Disturbance: Disturbance treatments include mechanical control and the use of herbicides, e.g., uprooting, dismembering, burying and defoliation of the weeds. By so doing, the emergence, survival and competitiveness of the weeds are restricted. These control methods should aim to be less harmful in terms of soil erosion and environmental concerns, while at the same time to apply them according to the life cycle of weeds (lowest storage of reserves). This may help maximize the efficiency of weed control. The main methods used to reduce the reserves of this plant (excluding inversion tillage) are:
Stubble cultivation: Mainly done with a cultivator, stubble cultivation controls perennial weeds by fragmenting its roots which function as vegetative propagules. Increased burial of root fragments inhibits the emergence of perennial weeds, while root fragments located on the soil surface are subject to desiccation or freezing (depending on weather conditions). As inversion tillage and therefore plough usage is not sustainable there is a need to develop new innovative machines to improve the perennial control through stubble cultivation. In our project, three new types of machines are implemented.
KVIKUP-HARROW: Designed for root removal, this machine works by using gravity to sort soil and plant materials, throwing them into the air by the rotor on the harrow. The underground parts of the weeds will end up on the soil surface where wind, sun and frost kill them.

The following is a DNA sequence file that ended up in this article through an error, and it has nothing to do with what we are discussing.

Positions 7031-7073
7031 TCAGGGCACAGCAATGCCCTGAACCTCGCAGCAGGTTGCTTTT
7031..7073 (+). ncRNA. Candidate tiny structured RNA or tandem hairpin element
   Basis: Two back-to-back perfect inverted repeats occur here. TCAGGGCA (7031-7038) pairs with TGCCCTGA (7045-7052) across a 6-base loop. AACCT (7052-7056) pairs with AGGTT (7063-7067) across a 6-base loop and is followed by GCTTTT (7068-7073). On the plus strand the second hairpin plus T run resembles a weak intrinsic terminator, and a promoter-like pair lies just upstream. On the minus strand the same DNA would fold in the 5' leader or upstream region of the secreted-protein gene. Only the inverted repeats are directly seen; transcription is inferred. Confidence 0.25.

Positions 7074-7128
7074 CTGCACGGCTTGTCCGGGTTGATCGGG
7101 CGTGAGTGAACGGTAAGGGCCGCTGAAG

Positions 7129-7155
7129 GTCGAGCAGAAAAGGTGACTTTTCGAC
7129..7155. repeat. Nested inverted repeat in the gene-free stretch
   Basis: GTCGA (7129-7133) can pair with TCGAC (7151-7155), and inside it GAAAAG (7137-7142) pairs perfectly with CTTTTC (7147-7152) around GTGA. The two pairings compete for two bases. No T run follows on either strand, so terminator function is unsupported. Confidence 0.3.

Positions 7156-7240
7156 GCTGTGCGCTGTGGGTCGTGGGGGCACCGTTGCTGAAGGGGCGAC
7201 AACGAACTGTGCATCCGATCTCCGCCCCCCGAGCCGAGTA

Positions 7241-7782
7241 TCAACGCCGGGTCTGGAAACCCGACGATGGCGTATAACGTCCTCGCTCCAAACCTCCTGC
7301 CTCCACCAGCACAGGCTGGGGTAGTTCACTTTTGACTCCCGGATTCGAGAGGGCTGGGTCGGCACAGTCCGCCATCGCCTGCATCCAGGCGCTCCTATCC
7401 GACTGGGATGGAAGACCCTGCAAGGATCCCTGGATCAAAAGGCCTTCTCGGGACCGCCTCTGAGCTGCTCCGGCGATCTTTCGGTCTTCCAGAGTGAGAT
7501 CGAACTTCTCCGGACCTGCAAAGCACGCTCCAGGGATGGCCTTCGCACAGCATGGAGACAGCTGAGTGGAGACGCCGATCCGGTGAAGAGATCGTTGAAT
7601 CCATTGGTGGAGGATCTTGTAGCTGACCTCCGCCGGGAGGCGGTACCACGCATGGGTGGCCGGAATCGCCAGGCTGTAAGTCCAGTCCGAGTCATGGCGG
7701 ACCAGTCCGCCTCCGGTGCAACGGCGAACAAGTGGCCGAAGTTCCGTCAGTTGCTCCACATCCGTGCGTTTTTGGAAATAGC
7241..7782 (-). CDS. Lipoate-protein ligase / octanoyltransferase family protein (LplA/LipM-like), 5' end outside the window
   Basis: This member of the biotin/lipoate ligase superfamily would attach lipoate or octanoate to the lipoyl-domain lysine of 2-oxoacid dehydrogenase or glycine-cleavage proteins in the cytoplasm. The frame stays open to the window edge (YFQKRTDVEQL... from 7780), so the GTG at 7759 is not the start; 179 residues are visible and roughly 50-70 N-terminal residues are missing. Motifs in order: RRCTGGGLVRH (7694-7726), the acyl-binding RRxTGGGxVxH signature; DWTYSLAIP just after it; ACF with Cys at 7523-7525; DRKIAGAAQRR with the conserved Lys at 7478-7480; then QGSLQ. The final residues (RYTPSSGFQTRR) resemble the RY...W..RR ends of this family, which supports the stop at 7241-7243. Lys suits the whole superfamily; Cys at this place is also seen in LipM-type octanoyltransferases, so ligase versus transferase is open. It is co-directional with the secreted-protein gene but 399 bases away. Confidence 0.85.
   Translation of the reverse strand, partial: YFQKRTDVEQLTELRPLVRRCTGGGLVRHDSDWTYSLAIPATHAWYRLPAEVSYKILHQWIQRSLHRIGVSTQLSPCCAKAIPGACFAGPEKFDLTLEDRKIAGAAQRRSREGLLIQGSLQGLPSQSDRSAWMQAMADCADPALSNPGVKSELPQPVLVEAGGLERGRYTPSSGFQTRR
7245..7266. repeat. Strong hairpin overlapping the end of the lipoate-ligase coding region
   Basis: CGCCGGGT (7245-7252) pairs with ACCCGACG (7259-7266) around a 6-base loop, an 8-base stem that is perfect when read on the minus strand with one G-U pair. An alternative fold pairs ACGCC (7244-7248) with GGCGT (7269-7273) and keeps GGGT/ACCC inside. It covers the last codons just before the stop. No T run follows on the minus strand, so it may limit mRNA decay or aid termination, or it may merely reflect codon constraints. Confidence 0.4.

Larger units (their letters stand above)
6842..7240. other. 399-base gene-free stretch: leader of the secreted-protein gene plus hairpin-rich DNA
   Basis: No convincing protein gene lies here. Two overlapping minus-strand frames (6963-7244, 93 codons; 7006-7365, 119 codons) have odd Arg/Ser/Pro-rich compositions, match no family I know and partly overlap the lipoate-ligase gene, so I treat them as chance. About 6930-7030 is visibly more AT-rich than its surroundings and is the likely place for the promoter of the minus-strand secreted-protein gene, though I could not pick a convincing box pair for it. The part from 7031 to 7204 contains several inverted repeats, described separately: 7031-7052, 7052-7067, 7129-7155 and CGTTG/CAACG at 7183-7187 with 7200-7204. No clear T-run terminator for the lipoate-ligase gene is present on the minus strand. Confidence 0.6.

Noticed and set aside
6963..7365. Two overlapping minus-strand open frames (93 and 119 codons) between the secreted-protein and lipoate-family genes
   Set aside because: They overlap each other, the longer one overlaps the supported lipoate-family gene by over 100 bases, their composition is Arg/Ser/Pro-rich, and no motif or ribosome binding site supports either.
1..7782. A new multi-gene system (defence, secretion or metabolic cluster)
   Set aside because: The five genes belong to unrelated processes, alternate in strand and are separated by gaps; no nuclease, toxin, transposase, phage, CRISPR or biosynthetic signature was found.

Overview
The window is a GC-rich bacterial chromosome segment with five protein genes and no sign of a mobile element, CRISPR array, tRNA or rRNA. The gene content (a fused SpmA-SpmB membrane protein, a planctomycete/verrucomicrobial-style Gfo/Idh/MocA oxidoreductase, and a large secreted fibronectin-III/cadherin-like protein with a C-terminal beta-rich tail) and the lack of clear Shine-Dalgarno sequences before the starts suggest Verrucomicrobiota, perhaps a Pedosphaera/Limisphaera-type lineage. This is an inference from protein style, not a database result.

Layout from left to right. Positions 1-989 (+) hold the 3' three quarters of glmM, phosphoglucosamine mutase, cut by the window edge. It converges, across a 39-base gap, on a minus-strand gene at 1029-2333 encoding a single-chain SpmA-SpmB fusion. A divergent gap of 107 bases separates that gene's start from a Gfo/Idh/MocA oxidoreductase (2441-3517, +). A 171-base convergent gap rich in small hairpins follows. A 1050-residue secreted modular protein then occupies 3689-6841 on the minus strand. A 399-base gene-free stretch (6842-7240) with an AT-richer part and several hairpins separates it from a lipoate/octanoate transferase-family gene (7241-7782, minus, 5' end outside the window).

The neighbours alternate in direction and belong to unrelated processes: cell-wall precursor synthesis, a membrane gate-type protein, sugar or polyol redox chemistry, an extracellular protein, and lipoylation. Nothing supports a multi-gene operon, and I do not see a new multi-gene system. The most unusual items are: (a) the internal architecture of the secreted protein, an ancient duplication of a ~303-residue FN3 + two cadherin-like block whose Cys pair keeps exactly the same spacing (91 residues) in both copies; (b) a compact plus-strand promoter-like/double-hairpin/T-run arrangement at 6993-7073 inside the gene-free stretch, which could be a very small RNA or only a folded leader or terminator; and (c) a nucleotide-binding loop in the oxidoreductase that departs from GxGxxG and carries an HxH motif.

KVIKFINN-CULTIVATOR: Designed to loosen the soil, it cuts the roots and moves them to the soil surface where wind, sun and frost kill them.
ROOT-CUTTER: Enables below-ground weed control by horizontally cutting the roots, leading ultimately to a depletion of the roots’ storage reserves. The smaller the root fragments, the more energy is required for sprouting shoots to reach the surface.
Harrowing: Harrowing is used to prepare the seedbed to kill weed seedlings or levelling the soil surface. Weed harrowing is usually carried out just before or after sowing, giving the crop a competitive advantage over emerged weed seedlings. This can be important against Cirsium arvense seedlings, as they are very sensitive to mechanical disturbance.
Mowing: Mowing defoliates and cuts the aboveground parts of the plant, leading to a reduction in photosynthesis as photosynthetic assimilates are prevented from being allocated to the roots. This leads to fewer reserves stored in the overwintering roots system, and consequently to a regulation of the shoot population. Cutting the shoots of weeds like C.arvense will break apical dominance and stimulate the emergence of new shoots. This will lead ultimately to a depletion of reserves if the mowing is repeated.
Bio-Herbicides: These herbicides originate from either living organisms or their natural metabolites. They enable weed control without destructing the environment. One example of the bio-herbicides used in this project is pelargonic acid. The acid acts exclusively by contact. They can destroy the cell membranes of the plant epidermis and cause rapid tissue dehydration.